A Winding Up Petition is probably the most serious existential threat that a company can be exposed to. If the petition succeeds, the company will be placed into compulsory liquidation and will cease to exist. There is a fixed procedure and timetable for the various steps involved, and it pays to understand the process. It is also highly advisable for a company so threatened to urgently seek the advice of a licensed insolvency practitioner. The sooner this happens, the greater the likelihood of a satisfactory outcome.
Topics: Winding Up Petition
2017 saw a flurry of letters from HMRC arriving on the doorsteps of Employee Benefit Trust (EBT) users. This is part of HMRC’s ongoing war on ‘tax avoidance’ schemes initiated in 2010. Employee Benefit Trusts have been used extensively since the 1980s to reduce the tax burden on employees. The idea is that salary payments are made not to the employee directly, but are paid to the trust by the employer. The employee then receives loan advances from the EBT.
Some emails that come through to my work inbox are a pleasure to receive, none more so than our quarterly giving summary from B1G1. B1G1 is a business giving scheme that allows companies to link charitable giving to specific business processes. This makes charitable giving scalable and affordable – growing as your business grows and never negatively impacting your cash flow.
Phil Wood, Managing Director of Barringtons Corporate Recovery and President of the Staffs, Salop and Wolverhampton Society of the Institute of Chartered Accountants reports that the Q4 insolvency statistics released today show a mixed picture with a reduction on Q3 company insolvencies but a static picture in individual insolvencies. However, these figures are expected to get worse for businesses in Q1 2018, as consumers are tightening their purse strings post-Christmas. ICAEW reminds businesses facing insolvency to seek help earlier and help encourage recovery.
The collapse of construction service giant Carillion Plc, the second largest construction business in the UK, has sent shockwaves throughout the sector. From a reported revenue of £5.2 billion in 2016, the once mighty business collapsed into compulsory liquidation on 15th of January 2018.
This is terrible news for Carillion’s 20,000 direct employees in the UK, as well as its hundreds of clients across the construction, civil engineering and facilities management sectors. The insolvency is also likely to have a big impact on Carillion’s UK sub-contractors, estimated to include 30,000 SMEs.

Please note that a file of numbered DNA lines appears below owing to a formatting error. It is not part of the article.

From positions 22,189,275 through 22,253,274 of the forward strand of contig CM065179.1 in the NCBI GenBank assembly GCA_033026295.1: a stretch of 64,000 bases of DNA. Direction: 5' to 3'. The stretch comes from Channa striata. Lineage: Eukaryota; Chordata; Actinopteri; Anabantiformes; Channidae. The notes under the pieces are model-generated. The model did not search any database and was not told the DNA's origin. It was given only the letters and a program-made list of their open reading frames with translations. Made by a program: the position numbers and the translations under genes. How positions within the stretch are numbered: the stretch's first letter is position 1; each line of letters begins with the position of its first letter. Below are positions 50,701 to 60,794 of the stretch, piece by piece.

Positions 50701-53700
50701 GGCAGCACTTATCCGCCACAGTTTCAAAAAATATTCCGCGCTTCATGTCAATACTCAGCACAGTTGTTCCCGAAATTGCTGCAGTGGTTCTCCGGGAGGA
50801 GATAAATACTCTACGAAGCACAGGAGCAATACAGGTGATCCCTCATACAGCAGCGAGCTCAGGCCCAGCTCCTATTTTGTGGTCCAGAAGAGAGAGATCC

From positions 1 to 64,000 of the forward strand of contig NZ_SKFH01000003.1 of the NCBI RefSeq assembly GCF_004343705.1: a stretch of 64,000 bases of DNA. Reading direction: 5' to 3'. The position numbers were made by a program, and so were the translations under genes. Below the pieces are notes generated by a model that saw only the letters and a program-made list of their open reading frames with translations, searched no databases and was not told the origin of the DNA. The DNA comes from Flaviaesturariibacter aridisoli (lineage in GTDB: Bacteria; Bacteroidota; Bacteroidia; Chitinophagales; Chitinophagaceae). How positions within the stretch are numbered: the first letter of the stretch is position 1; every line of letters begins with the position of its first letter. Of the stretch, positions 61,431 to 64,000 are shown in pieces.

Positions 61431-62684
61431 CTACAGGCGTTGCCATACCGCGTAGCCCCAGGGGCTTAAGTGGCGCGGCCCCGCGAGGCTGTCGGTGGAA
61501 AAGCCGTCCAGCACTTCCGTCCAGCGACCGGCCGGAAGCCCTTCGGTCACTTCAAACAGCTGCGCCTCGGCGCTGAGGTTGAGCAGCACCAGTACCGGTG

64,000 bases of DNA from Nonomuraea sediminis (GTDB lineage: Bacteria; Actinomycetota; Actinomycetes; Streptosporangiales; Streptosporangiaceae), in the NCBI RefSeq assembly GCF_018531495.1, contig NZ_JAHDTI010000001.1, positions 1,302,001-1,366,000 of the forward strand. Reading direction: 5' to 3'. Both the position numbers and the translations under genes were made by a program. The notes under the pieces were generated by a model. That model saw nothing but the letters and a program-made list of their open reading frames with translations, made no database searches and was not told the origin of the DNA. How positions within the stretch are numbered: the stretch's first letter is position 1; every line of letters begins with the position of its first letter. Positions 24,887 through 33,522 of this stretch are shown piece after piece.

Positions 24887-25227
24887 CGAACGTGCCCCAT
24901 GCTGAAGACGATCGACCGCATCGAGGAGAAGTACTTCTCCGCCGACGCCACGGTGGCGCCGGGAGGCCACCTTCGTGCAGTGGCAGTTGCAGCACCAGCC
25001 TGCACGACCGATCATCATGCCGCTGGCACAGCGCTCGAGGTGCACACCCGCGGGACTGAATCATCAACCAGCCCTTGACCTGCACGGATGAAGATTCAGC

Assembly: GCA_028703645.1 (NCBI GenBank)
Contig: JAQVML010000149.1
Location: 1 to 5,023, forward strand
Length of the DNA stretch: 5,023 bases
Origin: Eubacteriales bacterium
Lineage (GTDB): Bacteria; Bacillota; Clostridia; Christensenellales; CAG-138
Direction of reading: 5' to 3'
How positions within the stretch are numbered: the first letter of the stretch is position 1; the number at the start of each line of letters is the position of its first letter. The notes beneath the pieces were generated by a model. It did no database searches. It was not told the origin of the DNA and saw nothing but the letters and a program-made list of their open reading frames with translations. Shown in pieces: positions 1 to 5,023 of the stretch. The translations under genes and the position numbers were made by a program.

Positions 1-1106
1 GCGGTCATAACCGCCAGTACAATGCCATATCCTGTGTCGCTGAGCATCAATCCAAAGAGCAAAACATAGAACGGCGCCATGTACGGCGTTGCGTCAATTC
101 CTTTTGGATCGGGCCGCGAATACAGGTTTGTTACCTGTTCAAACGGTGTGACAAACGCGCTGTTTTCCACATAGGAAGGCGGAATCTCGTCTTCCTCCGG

New business rate changes, as a result of the government’s recent property valuations, are calculated by looking at a property’s rateable value, and the rate in the pound that is set by the central government. The change in business rates took place in April 2017. Although these changes are considered to be ‘fiscally or revenue neutral’ by the government, the changes will see a redistribution of the tax burden among businesses.
Topics: Insolvency Practitioner
There are several reasons that businesses fail; changes in the market, leadership issues and strategic failures are just a few of the many things that can cause a company to close its doors. A recent study revealed just how common business failure is, reporting that not even half of business start-ups will survive past five years.1
Since 2016, HMRC are becoming more and more persistent in issuing and attempting to enforce their controversial Accelerated Payment Notices (APNs). An APN is a retrospective tax bill issued in regard to payments made to an Employee Benefit Trust, or so-called ‘tax avoidance scheme’. APNs can be issued to registered companies, partnerships or sole traders, and can demand substantial sums. An APN issued in February 2016 to a British expat based in Spain, for instance, amounted to a claim of £640,000.
Topics: Insolvency Practitioner
Two Birmingham-based company directors were sentenced to imprisonment on 31st July 2017 for unlawfully diverting company funds to their own bank accounts in advance of a winding up petition. The case of the husband and wife duo is a classic example of how not to handle an insolvency situation, and how dishonesty and malpractice made a failed business situation drastically worse for everyone involved.
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